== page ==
Loving someone who is struggling with alcoholism, excessive drinking, substance abuse, or any form of addiction can be hard to deal with. There are many other problems that come with this that may affect them–and you.
So if you care for your significant other or family member, consider these things:
- DON’T regard their substance use as a family disgrace. Substance dependence and addiction is something everyone manifests at some extent, and it comes in many forms.
- DON’T preach or lecture to the person. Never nag them as well, no matter how frustrating their actions ca be. Chances are, they have also told themselves what you want to say to them. They may also simply zone out and shut you out.This will even increase their need to lie and hide, as well as force them to promise you things that they really cannot keep, therefore just giving you false hope and increasing your frustration.
- DO be wary of the impression you create to them. Avoid a martyr-like, “holier-than-thou’ attitude that you may exude even without saying a word.
- DON’T make idle threats. Don’t threaten them with consequences that you cannot follow through or carry out. Think things through first before you make any rash decision because they will only find a way to manipulate you because they know you don’t mean what you say.
- DON’T make it a negotiation of love. The “if you love me you will change” approach will not work. Since addictive behavior is a compulsion disorder, they have no control over their actions and choices and although they do in fact love you, they cannot control themselves.
- DON’T hide or dispose the drugs or alcohol. This will only make them desperate for their supply and they will only find ways to get more.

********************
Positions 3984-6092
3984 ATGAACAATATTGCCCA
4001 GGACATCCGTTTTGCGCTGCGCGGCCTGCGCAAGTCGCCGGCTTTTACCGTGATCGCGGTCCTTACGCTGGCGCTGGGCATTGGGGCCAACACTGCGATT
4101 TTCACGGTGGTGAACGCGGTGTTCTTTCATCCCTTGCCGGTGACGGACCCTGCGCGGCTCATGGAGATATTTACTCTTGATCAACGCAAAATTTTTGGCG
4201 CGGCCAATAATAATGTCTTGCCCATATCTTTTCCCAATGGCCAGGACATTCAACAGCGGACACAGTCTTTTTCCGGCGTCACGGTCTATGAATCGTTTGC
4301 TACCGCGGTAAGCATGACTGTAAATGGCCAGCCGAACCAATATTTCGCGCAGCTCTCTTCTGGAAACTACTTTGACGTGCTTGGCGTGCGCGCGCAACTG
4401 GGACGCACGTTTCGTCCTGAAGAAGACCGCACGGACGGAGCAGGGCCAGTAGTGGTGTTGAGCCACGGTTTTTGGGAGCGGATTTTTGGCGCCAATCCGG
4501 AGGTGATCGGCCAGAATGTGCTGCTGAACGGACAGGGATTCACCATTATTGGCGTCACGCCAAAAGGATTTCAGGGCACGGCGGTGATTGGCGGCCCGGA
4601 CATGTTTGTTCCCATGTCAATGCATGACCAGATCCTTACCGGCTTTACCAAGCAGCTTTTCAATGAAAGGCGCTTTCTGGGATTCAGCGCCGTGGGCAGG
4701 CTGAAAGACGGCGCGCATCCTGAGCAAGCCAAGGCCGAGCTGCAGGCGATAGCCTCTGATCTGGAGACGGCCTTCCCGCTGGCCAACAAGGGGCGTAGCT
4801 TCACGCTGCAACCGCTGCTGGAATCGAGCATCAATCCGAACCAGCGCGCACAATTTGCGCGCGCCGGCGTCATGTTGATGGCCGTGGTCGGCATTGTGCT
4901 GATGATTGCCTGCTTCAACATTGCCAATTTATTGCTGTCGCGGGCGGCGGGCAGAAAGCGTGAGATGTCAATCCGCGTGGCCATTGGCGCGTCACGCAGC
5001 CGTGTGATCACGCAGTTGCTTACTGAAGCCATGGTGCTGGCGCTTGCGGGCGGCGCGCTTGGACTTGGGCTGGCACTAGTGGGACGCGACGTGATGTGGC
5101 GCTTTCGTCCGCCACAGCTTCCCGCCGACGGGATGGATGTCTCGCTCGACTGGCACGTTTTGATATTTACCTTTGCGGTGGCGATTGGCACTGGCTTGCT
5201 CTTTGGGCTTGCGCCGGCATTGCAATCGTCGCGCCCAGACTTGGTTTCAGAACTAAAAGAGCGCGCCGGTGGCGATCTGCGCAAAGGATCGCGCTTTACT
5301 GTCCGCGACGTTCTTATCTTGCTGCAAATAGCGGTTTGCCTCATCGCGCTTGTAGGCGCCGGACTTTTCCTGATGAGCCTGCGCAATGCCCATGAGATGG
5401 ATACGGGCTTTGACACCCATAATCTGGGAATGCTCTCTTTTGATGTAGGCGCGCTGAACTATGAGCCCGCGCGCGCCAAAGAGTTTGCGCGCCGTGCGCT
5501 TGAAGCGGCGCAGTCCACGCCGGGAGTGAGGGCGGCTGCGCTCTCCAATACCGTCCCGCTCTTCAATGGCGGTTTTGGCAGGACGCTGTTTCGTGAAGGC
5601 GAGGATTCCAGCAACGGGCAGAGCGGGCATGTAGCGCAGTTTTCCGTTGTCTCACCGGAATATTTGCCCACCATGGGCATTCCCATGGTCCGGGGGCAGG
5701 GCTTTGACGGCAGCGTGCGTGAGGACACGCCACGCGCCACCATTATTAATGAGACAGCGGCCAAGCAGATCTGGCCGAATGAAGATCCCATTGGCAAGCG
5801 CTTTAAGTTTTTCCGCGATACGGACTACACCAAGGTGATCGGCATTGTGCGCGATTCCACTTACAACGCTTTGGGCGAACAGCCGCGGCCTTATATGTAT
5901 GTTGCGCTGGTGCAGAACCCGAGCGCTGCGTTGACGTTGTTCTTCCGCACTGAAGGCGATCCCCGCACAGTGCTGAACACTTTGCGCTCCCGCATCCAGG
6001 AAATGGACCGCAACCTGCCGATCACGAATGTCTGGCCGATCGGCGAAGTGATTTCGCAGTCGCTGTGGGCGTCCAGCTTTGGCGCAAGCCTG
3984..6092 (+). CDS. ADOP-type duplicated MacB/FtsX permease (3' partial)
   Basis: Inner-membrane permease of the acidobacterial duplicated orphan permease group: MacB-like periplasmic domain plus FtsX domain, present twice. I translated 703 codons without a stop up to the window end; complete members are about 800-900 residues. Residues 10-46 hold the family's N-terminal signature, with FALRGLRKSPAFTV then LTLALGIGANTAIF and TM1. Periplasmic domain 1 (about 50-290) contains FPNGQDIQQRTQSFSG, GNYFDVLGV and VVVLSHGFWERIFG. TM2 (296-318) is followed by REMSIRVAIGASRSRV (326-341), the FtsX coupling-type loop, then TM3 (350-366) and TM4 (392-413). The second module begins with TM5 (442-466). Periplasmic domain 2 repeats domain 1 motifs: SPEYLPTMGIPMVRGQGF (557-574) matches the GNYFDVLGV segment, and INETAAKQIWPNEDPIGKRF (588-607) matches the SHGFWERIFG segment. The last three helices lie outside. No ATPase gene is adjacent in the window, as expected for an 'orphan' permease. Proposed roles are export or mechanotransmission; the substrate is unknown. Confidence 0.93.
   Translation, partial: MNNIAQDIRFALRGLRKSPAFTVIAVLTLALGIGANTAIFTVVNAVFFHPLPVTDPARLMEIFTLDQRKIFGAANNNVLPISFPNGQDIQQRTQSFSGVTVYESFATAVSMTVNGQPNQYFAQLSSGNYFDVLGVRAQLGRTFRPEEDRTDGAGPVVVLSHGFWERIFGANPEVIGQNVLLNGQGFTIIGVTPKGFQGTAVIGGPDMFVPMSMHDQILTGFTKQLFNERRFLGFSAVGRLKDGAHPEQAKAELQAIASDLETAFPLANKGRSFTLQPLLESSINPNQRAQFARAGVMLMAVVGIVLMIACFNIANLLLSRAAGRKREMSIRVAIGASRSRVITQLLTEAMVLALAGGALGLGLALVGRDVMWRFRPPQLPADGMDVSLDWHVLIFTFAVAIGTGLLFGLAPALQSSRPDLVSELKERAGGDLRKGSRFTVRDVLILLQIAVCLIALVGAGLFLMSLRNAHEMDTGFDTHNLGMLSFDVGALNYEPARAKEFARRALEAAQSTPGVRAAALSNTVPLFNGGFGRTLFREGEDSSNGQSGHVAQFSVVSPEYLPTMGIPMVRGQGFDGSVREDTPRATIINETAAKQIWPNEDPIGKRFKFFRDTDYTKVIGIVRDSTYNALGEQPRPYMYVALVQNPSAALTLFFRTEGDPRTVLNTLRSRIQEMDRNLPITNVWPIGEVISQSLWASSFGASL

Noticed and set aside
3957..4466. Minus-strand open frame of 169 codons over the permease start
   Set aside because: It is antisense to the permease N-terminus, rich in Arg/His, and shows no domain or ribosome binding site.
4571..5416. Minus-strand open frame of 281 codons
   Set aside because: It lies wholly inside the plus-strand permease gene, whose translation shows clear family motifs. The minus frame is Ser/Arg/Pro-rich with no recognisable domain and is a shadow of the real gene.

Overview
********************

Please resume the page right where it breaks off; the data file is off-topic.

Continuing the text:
- DON’T use drugs or be on a drinking binge with them just because they tell you that this will make you understand them or that they will use less because this will never ever work. This only justifies their use and will discourage them from getting help.
- DO support them if they choose to change. Your love is not going to miraculously change them because their problem is more likely needing of professional help. If you think they don’t need you, think about them as seeking a doctor for a bodily illness.
- DON’T expect change to be an overnight thing. Recovery is a process and there may even be periods of resentment, guilt, depression, and relapse, but this does not mean that they are already a failure.
- DON’T enable. Don’t solve or remove the problem even before they face it. They need to learn how to handle things on their own so that they can grow and learn to suffer consequences.
- DON’T manage their life in recovery. Warning people not to serve them alcohol, or stopping them from going to different places for fear of them coming back to their old ways will only make them feel inadequate.
If you feel that you are ready to take that step and get on the road to recovery, we are here to help you out. We protect the privacy of everyone who inquires and we will answer all your questions. Change your life today.